Over the past ten years, there has been a literal explosion of resources for digital art and new forms of contemporary art on the Internet. While this has made learning about them much easier, defining the most creative artists and which artworks will have the greatest cultural impact is a challenge. This is when we rely on our own criteria and those of established museums, galleries, curators and art historians. The links that follow provide a general overview of digital art and the changing contemporary art landscape.
Archive of Digital Art
Ars Electronica, Linz Austria
ZKM Karlsruhe, Germany
V2_, Lab for the Unstable Media, Netherlands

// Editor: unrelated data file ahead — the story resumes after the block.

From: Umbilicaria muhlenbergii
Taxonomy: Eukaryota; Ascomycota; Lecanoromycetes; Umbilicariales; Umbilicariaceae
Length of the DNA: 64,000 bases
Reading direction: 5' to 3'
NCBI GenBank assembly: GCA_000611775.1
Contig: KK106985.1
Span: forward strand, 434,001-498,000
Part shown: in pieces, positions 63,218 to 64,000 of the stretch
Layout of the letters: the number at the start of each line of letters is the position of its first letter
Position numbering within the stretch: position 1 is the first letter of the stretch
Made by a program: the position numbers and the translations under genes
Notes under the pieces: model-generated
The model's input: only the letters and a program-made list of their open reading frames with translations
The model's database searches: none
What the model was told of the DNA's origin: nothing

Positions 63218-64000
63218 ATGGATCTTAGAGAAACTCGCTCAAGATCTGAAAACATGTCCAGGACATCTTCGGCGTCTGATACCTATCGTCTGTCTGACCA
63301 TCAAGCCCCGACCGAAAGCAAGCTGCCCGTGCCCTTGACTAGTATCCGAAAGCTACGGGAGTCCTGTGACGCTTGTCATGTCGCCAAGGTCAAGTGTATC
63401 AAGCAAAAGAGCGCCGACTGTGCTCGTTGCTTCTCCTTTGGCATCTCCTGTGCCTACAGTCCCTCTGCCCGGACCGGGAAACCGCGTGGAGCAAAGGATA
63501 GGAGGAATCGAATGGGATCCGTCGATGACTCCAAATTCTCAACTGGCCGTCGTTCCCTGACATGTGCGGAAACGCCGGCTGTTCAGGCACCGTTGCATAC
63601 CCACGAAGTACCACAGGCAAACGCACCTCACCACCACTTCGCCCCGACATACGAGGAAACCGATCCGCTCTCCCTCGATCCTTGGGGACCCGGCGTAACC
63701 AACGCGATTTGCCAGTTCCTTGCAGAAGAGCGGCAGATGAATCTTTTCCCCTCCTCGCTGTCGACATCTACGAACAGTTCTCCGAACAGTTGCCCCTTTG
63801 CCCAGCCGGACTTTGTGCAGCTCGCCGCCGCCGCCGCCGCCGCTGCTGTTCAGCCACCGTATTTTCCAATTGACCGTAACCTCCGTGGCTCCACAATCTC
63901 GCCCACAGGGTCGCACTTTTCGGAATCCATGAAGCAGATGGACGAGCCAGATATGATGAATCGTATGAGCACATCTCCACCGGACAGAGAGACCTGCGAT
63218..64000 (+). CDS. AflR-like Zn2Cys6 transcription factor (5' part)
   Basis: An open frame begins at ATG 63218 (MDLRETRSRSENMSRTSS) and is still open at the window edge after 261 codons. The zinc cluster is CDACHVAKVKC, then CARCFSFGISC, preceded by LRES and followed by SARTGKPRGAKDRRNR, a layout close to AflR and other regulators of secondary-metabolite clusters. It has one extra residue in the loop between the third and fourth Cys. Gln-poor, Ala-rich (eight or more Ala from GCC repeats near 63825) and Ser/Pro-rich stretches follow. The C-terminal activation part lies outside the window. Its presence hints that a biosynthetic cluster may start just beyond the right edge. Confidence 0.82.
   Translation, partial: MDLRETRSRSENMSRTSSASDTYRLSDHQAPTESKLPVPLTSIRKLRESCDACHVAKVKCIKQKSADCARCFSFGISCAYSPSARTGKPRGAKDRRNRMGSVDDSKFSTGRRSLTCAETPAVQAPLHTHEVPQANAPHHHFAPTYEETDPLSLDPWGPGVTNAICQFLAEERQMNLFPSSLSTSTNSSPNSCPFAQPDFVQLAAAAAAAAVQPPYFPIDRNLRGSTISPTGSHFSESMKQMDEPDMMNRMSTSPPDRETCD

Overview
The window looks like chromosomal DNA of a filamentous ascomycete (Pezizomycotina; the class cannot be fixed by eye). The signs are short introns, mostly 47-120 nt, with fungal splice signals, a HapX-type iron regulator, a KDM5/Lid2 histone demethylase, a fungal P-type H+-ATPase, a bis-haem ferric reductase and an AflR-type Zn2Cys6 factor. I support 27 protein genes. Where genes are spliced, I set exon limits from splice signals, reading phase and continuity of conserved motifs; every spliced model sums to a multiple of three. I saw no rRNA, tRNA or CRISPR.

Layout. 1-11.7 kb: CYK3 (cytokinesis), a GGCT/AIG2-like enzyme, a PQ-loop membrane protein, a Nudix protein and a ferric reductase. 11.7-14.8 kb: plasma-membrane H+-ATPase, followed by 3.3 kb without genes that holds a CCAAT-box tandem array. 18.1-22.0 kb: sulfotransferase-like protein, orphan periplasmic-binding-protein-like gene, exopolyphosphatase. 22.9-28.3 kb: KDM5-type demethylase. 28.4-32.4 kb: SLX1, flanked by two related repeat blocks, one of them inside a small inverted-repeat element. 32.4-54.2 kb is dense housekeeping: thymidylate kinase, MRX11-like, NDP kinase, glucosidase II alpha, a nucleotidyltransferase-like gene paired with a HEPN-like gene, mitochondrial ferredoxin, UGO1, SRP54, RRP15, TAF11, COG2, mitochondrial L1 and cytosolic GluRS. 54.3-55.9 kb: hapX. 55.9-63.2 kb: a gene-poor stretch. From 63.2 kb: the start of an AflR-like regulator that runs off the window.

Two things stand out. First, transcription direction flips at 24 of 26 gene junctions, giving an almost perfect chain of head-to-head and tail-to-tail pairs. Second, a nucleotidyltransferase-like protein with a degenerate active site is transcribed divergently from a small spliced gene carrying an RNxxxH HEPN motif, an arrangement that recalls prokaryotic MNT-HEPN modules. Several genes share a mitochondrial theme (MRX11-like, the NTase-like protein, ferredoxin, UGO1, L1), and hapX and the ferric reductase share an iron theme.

New York Digital Salon Resources
Victoria & Albert Museum
Digital Art Museum
Leonardo Online Archive 1968-2017
SIGGRAPH Digital Arts Community
Ken Rinaldo, Organizations, Festivals and Exhibitions
New Museum Digital Archive
Boston Cyberarts Gallery
Los Angeles Center for Digital Art
This search engine allows you to search blocks of text from 50-10,000 words. It is a very useful tool for research, since you can input artist statements, articles, chapters, etc. I find it often gives me results I would not have otherwise received through a standard search engine.
This Internet archive contains 308 billion web pages, 1 million books and texts, 4 million audio recordings (including 160,000 live concerts), 3 million videos (including 1 million Television News programs), 1 million images, and 100,000 software programs. One of the best features is the WAYBACKMACHINE, which allows you to trace the history of URLs over time. It is an extremely valuable research tool.